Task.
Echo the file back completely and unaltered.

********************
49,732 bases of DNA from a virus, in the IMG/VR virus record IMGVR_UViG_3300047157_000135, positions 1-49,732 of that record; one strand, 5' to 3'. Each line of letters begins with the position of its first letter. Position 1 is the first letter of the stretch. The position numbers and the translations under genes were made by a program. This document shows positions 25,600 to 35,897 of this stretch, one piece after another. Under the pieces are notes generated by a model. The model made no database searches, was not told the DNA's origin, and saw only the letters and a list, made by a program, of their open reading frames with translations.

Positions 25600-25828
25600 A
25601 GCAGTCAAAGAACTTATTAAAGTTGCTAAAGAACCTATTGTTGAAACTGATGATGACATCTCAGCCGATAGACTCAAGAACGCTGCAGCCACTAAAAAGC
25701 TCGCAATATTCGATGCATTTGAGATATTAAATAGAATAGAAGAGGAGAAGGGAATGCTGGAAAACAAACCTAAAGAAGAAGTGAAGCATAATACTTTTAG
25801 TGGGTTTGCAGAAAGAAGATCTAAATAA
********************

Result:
49,732 bases of DNA from a virus, in the IMG/VR virus record IMGVR_UViG_3300047157_000135, positions 1-49,732 of that record; one strand, 5' to 3'. Each line of letters begins with the position of its first letter. Position 1 is the first letter of the stretch. The position numbers and the translations under genes were made by a program. This document shows positions 25,600 to 35,897 of this stretch, one piece after another. Under the pieces are notes generated by a model. The model made no database searches, was not told the DNA's origin, and saw only the letters and a list, made by a program, of their open reading frames with translations.

Positions 25600-25828
25600 A
25601 GCAGTCAAAGAACTTATTAAAGTTGCTAAAGAACCTATTGTTGAAACTGATGATGACATCTCAGCCGATAGACTCAAGAACGCTGCAGCCACTAAAAAGC
25701 TCGCAATATTCGATGCATTTGAGATATTAAATAGAATAGAAGAGGAGAAGGGAATGCTGGAAAACAAACCTAAAGAAGAAGTGAAGCATAATACTTTTAG
25801 TGGGTTTGCAGAAAGAAGATCTAAATAA